Why see it? Mel Brooks is at his best in films like Blazing Saddles, Young Frankenstein, and The Producers, but there’s still plenty of fun to be found in his Star Wars riff, Spaceballs. Many of the gags are spot on and particular, but he also takes swipes at space epics, merchandising, and more with this ridiculous romp. The cast is also on point with Rick Moranis, John Candy, Bill Pullman, Brooks, and others bringing the funny and a real commitment to the bit. Kino’s 4K upgrade looks great and captures all of the fun.
[Extras: Commentary, featurettes, documentary, flubs]
Dynasty [KL Studio Classics]
What is it? A man goes on the run in 3D.
Why see it? There may not be anything special about this late 70s martial arts brawl of a movie when it comes to story, performances, or the fighting itself, but as a 3D spectacle it’s quite something. The film goes big and throws nearly everything that’s not bolted down towards the camera, and it makes for an entertaining blast of nonsense. Again, the story is forgettable, but the film’s commitment to the 3D bit is absolutely deserving of both eyeballs and begrudging respect. The disc includes versions compatible with both 3D players/sets and the old school glasses (one pair is included here).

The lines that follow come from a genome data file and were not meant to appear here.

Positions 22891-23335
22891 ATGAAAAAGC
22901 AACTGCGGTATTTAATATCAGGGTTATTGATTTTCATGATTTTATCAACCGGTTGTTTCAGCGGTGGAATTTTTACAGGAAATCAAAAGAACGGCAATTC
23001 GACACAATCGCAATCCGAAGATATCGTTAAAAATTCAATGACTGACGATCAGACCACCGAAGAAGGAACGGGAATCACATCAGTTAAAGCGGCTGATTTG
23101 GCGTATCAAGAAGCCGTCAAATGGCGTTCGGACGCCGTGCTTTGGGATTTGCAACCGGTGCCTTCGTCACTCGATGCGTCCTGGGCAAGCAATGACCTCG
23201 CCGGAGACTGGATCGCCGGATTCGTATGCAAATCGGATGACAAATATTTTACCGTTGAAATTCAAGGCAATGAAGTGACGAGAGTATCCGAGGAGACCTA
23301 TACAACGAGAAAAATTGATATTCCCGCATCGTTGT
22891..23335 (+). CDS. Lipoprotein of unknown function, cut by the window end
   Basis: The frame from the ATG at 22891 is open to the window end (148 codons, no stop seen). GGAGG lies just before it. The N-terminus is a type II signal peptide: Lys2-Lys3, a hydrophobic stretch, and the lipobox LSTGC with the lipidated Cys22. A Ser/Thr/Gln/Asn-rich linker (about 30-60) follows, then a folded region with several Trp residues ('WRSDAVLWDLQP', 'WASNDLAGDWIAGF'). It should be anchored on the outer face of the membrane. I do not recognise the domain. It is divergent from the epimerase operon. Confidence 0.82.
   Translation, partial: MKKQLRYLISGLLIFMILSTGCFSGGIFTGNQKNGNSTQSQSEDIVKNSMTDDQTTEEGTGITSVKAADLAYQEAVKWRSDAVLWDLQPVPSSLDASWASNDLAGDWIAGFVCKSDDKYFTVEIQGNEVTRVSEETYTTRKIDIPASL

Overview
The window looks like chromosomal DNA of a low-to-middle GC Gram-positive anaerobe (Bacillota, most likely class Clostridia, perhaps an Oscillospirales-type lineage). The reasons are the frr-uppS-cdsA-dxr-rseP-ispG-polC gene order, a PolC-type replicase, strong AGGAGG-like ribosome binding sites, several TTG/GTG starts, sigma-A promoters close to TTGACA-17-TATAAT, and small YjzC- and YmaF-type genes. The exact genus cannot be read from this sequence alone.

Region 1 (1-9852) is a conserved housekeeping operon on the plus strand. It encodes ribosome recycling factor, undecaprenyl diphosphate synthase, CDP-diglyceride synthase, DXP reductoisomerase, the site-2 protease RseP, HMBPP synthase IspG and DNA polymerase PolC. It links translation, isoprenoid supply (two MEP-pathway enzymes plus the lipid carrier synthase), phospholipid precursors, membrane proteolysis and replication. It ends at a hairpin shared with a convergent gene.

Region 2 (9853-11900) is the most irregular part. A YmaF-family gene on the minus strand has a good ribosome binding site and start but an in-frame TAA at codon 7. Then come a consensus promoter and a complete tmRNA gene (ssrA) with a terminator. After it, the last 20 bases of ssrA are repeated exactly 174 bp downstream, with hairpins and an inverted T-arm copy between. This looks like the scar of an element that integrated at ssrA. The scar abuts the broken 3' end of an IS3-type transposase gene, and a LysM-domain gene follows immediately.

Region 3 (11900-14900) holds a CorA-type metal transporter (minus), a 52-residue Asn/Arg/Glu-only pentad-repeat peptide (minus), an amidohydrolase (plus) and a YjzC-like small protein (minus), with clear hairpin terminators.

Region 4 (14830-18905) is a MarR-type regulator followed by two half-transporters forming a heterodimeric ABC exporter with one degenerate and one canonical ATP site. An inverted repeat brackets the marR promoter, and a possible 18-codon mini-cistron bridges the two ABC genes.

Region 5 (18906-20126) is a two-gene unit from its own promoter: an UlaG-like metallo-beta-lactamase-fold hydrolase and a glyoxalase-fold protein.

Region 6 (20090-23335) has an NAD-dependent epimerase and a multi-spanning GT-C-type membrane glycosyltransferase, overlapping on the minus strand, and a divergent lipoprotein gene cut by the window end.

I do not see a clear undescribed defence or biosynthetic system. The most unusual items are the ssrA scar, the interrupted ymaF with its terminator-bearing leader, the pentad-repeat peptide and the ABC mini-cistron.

[Extras: New restoration, 3D and 2D versions, music video, featurette]
Ironmaster [Code Red]
What is it? Sexy humans discover metal!
Why see it? Umberto Lenzi was at his best in the horror and thriller genres, but sometimes to pay the bills you gotta make a movie about warring cavemen. George Eastman takes villain duties here as a murdering tribesman who discovers how to forge metal and takes that skill into the battlefield against the charisma-free but glistening Sam Pasco. The film never really manages any thrills, but it does throw several attractive people in fur in front of the camera, so there’s that. A brief contact with more prehistoric humanoids offers promise, but there’s not enough time spent with the monsters.
North Shore [KL Studio Classics]
What is it? A white dude heads to Hawaii to tame the waves.